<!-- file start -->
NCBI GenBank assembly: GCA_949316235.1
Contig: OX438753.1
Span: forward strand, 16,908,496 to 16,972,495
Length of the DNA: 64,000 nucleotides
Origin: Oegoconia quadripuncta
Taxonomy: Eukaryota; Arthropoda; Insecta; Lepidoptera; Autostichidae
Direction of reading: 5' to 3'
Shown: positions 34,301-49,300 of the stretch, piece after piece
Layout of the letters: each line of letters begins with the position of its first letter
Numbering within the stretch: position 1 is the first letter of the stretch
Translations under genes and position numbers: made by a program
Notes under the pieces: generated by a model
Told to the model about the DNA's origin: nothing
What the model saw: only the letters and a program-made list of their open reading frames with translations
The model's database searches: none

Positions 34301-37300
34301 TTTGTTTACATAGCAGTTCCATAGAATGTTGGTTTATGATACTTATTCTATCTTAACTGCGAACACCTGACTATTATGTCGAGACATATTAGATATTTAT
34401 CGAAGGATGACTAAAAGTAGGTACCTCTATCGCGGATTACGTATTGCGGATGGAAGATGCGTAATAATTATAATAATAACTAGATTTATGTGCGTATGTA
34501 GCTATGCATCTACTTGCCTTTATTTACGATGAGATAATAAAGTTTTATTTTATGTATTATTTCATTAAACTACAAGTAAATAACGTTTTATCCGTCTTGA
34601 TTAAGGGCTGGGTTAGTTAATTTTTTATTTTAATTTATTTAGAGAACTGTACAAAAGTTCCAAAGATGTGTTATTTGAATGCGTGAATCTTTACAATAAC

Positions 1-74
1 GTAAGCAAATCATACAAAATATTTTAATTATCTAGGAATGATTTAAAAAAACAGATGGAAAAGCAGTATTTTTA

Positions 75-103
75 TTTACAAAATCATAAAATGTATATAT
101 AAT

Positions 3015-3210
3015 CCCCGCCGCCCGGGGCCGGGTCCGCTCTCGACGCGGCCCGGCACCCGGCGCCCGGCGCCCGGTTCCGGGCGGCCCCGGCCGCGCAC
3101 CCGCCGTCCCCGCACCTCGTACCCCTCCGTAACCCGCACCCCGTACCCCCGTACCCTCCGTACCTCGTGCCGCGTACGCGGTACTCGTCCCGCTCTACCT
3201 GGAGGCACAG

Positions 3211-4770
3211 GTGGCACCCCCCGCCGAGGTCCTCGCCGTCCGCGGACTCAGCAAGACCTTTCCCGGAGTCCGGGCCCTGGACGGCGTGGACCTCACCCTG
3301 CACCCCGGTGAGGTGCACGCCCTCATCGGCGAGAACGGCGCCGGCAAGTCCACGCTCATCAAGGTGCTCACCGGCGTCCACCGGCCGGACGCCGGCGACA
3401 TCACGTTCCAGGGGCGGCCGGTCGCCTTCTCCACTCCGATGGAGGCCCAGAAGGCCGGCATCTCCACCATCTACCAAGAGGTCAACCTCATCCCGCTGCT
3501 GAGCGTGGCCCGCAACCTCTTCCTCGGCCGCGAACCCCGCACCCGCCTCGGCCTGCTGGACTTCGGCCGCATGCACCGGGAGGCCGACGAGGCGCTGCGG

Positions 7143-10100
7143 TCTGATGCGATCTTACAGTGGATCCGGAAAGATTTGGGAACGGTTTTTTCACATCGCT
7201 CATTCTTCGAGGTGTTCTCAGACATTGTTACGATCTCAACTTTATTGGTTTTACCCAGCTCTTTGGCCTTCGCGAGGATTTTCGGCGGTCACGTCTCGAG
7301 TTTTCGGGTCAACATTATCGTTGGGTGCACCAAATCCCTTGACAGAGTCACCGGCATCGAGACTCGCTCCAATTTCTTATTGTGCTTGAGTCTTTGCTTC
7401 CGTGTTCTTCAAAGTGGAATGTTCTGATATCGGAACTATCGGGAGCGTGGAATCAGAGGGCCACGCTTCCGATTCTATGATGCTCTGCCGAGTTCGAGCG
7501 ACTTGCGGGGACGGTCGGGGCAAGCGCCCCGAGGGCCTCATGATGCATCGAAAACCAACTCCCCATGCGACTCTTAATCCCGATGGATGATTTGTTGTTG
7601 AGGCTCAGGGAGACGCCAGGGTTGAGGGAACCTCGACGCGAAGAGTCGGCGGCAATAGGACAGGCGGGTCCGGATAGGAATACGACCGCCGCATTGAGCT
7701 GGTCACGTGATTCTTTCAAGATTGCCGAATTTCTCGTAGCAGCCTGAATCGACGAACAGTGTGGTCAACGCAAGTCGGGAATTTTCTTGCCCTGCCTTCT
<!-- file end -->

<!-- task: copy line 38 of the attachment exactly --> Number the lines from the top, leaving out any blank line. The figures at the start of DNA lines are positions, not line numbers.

7301 TTTTCGGGTCAACATTATCGTTGGGTGCACCAAATCCCTTGACAGAGTCACCGGCATCGAGACTCGCTCCAATTTCTTATTGTGCTTGAGTCTTTGCTTC